DMINLGP

DMin, Leadership and Global Perspectives: Crafting Ministry in an Interconnected World

House of Harry Potter

Written by: on September 11, 2019

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I thought it would be a great idea to take my son to Oxford and visit the house of Harry Potter. He is a fan of Harry, and it would have been an excellent experience for hin but unfortunately the trip conflict with his school. All probably know that many tourists go to visit Oxford because they want to experience a quick trip to the castle and see where the movie was filmed. Nevertheless, I will take him a lot of pictures for him to appreciate.“It does not do well to dwell on dreams and forget to live.” ― Albus Dumbledore, Harry Potter and the Sorcerer’s Stone

What they don’t know is about the “secrets of the history that Oxford holds.” Just like the castle still has supper heroes like Harry Potter who safe the day, the castle had a hero name Matilda.
“The castle was battered and all looked lost, so Matilda donned a disguise and slipped out of the fortress one freezing winter’s night. Wearing white to blend in with the snowy landscape, she crossed the frozen Thames and escaped to the stronghold of Wallingford Castle.Sullivan, Paul (2013-10-31T23:58:59). Secret History of Oxford. The History Press. Kindle Edition.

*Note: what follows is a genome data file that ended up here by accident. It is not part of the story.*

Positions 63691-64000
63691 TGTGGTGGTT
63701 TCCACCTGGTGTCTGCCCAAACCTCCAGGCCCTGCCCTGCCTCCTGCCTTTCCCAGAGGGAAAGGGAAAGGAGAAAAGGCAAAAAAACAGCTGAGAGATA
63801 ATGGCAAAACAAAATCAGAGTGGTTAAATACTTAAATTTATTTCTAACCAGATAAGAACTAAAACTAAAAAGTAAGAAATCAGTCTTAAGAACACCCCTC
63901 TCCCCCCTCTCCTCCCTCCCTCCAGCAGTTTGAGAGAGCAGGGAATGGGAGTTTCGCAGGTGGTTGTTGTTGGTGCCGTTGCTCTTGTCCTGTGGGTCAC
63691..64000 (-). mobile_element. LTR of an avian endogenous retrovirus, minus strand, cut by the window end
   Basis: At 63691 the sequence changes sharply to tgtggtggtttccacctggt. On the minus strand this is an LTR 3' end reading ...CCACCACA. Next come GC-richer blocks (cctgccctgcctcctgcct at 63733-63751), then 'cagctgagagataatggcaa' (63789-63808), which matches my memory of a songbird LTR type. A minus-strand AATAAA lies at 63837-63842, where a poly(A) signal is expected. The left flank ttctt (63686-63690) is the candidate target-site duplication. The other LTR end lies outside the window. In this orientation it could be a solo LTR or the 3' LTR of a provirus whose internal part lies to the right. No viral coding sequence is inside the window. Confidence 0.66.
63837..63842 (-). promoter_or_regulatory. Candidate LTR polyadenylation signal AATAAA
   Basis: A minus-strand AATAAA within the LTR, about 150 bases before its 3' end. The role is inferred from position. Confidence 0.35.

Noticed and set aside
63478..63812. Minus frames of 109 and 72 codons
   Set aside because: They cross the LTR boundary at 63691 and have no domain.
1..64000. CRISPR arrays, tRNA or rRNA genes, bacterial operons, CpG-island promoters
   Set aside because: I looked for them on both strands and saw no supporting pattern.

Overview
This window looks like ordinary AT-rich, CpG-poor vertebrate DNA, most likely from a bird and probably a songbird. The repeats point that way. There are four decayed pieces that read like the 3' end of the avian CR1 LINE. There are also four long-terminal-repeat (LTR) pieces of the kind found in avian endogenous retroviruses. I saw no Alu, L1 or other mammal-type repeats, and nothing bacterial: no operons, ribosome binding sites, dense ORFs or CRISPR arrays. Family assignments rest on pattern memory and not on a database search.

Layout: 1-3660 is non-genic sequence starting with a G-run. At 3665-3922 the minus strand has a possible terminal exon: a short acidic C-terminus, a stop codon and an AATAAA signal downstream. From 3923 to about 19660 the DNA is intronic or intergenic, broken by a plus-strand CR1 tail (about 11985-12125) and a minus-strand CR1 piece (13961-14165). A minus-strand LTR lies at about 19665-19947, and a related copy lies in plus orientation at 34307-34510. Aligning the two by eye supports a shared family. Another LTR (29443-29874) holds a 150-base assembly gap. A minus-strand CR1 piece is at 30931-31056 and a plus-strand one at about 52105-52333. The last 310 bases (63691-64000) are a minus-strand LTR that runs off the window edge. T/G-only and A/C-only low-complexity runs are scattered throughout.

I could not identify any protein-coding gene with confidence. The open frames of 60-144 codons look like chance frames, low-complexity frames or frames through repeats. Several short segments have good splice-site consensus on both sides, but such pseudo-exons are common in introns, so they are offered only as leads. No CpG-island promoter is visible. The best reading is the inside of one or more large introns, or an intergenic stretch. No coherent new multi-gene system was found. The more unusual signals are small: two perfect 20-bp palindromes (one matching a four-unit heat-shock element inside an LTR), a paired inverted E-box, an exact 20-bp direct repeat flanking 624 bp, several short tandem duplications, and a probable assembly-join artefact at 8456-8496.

The castle continues to be a place of inspiration, innovation, a place where the old and historical meet with the new ideas of men and women, the young and old meet to continue to innovate.
Oxford has a history of endurance and perseverance. Is the place where many fights were fought and won, a resident to the many stories hidden beneath the surface. The book is instrumental for those like my self that will be visiting the university and city; it is full of updated information. I am looking forward to being part of a historical place even if it’s just for a few days; it will be very significant to experience such a rich and meaningful place. The UK and especially the Oxford resident I assumed are very proud to have such of historical site, full of history and with many stories still to unfold.